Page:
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Wind Is Outpacing Coal As a Power Source In Texas For the First Time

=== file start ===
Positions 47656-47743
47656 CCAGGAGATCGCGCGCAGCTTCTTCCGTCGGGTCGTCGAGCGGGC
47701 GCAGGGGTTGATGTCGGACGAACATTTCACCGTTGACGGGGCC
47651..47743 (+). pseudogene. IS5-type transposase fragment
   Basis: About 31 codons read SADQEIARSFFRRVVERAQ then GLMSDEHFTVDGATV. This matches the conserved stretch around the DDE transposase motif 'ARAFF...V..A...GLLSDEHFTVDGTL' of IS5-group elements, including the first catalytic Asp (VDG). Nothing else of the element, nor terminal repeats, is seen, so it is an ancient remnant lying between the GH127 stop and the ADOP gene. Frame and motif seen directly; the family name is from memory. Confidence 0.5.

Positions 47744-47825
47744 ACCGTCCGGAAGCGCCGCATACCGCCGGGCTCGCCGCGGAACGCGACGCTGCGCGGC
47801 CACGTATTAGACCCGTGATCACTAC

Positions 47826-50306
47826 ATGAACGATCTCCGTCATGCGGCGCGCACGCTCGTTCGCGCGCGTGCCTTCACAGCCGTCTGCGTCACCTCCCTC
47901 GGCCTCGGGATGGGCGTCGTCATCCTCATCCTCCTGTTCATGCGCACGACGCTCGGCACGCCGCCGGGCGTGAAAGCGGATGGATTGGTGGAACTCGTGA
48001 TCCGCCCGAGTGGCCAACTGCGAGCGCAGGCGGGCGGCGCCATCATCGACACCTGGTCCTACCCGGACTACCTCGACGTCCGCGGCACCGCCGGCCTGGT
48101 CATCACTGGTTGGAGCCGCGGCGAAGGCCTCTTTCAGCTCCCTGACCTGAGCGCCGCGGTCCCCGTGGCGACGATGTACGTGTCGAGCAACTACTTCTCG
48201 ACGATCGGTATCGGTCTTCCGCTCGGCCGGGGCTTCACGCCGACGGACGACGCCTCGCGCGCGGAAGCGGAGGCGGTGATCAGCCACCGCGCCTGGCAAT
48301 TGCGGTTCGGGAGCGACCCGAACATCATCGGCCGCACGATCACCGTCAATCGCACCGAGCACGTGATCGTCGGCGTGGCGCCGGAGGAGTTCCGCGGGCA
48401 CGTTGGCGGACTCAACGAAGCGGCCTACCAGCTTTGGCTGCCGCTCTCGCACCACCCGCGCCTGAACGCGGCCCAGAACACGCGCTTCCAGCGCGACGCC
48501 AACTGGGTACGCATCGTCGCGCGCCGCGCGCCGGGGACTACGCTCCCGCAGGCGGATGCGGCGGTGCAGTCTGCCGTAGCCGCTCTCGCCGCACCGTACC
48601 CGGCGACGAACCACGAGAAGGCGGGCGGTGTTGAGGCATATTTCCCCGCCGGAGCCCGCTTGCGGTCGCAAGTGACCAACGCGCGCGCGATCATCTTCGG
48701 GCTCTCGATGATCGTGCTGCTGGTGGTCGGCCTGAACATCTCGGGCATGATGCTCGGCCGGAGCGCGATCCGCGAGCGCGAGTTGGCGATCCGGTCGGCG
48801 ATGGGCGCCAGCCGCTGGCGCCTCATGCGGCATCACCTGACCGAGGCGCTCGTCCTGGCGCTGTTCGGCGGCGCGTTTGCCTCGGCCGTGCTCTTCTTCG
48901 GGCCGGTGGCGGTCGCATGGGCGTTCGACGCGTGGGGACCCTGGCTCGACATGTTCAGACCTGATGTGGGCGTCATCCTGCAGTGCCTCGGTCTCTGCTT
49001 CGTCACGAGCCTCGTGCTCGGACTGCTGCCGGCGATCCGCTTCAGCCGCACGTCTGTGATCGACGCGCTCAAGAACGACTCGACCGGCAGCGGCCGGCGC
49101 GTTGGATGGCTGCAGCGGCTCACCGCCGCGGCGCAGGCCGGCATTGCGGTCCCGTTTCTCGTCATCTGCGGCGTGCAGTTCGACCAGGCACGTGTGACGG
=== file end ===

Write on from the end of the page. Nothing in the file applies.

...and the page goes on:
A new report (XLSX) from the Electric Reliability Council of Texas says wind power has surpassed coal for the first time in the state. CNN reports: Wind has generated 22% of the state’s electrical needs this year. It just edged out coal, which provided 21% of the Lone Star State’s power, according to the Electrical Reliability Council of Texas, which manages electrical flow on about 90% of the Texan grid. Sixteen years ago, in 2003, wind made up just 0.8% of the state’s power, and coal satisfied 40% of electrical needs, the council documents show. By 2010, wind accounted for 8% of the state’s energy, and it steadily inched forward to 19% last year and now 22% in the first half of 2019. At the same time, coal’s portion of the energy mix has declined over the past several years, from 37% in 2013 to 24% last year and just 21% this year. Yet while wind has soared and coal-generated power has cooled, natural gas still accounts for the largest share of the state’s energy mix, generating 46% of its power in 2003 and staying strong at 44% last year.


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